As George informs us, the Elmbrook School District chose the church auditorium because it was the best, most affordable place in town to hold a graduation ceremony.  It has a bigger space than the school gym, has more parking, has more seating, and has air conditioning. As far as I can tell, the religious character of the building had nothing to do with the decision.

The church in question is Elmbrook Church, a non-denominational evangelical megachurch located in the Milwaukee suburbs.  Some of my older evangelical readers will recall that the long-time pastor of this church was popular Christian writer and speaker Stuart Briscoe.  (Others may be familiar with his wife, Jill Briscoe). I think I am safe in saying that Elmbrook Church was a megachurch before megachurches were popular.  It has been a flagship congregation on the American evangelical landscape.

Megachurches like Elmbrook Church are known for massive auditoriums, gymnasiums, spaces for post-service sociability and fellowship, audio-visual technology, and excellent sound systems.  In many communities the megachurch has better facilities than any other building in town.  Some megachurches do not even contain religious imagery because their leaders want to be sensitive to newcomers and those who are uncomfortable at more traditional churches filled with crosses, icons, altars, and stained glass windows. Many megachurches rent their facilities for weddings, basketball practices, and conferences.  (My daughter’s 6th grade public school basketball team occasionally practices in one).

Here are two of the spaces in the Elmbrook Church:

Why can’t the evangelical propensity for building large spaces make a contribution to the common good in towns like Elmbrook, Wisconsin?  When does a multipurpose space become a religious space?  When does a religious space become a multipurpose space?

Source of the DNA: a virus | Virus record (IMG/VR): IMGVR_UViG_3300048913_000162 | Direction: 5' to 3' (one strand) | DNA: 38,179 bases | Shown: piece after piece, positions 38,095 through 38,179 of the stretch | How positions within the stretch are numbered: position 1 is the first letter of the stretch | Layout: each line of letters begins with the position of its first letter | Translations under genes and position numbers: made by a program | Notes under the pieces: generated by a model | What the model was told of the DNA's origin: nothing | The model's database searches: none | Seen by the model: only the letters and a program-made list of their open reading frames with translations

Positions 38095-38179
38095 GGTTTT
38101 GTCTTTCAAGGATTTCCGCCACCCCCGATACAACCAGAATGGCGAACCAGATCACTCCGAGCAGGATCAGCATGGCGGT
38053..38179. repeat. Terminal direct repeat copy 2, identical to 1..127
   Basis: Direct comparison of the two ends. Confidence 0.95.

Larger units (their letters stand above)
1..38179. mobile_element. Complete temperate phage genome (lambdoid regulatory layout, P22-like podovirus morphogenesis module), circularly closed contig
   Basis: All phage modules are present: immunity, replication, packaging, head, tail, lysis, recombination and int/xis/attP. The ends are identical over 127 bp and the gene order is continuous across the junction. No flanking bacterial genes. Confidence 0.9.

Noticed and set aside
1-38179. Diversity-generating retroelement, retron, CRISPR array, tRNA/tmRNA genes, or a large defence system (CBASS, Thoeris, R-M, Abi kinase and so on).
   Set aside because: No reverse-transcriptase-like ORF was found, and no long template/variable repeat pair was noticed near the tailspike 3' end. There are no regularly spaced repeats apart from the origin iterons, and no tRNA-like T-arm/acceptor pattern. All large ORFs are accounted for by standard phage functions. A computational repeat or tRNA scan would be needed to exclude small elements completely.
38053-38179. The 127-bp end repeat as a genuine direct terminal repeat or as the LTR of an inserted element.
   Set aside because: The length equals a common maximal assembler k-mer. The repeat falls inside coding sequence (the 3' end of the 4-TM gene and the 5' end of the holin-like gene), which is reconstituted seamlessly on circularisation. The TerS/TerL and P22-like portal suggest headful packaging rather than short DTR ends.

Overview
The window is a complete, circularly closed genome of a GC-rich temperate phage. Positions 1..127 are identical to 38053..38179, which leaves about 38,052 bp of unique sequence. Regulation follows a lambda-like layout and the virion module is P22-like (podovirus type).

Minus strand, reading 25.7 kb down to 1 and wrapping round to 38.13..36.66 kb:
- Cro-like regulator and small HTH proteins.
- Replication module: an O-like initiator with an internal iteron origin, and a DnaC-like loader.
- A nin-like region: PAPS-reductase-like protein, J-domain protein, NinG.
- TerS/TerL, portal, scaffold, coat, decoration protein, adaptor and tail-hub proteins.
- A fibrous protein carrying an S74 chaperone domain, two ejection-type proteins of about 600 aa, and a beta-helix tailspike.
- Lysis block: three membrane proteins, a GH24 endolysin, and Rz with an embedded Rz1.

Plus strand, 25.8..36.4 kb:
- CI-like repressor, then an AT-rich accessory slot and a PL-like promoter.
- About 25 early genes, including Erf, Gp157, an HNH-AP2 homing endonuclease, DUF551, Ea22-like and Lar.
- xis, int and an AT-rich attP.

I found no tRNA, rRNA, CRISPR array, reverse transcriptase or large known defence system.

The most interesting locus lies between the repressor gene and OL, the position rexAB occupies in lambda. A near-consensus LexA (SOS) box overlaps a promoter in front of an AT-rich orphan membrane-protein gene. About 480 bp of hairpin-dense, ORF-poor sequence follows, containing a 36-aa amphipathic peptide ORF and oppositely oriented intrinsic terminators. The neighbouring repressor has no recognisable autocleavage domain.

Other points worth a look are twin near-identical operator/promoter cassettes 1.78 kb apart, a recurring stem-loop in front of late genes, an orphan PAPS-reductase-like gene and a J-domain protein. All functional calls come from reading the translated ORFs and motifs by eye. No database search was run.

Robert George gets the last word:

…Faced with expensive lawsuits over their graduation venues, most school districts simply will capitulate moving graduation to worse or more expensive venues and harming students and school budgets. One school district in Wisconsin already has been forced to do just that: It moved its graduation ceremony from the Elmbrook church auditorium to a cavernous, 42,000-seat baseball stadium at triple the price of the church.

All of this calls for a deep breath and a dose of common sense. The Supreme Court has long held that the Constitution permits the government to be neutral toward religion meaning that the government can treat religious entities on the same terms as nonreligious entities. That was just what the school district did here: It examined all available venues and chose the best facility for the price. The fact that the best facility happened to be a church did not make a neutral, common-sense decision unconstitutional.

Any other result would require the government to be overtly hostile to religion. No longer could school districts compare religious and nonreligious venues on equal terms and choose the best venue for the price. Instead, they would have to avoid religious venues, even when doing so harms students and school budgets. The Constitution does not require such a counterintuitive result.

…Let’s hope the Supreme Court takes the Elmbrook case and spares us and our school districts and students unnecessary expenses.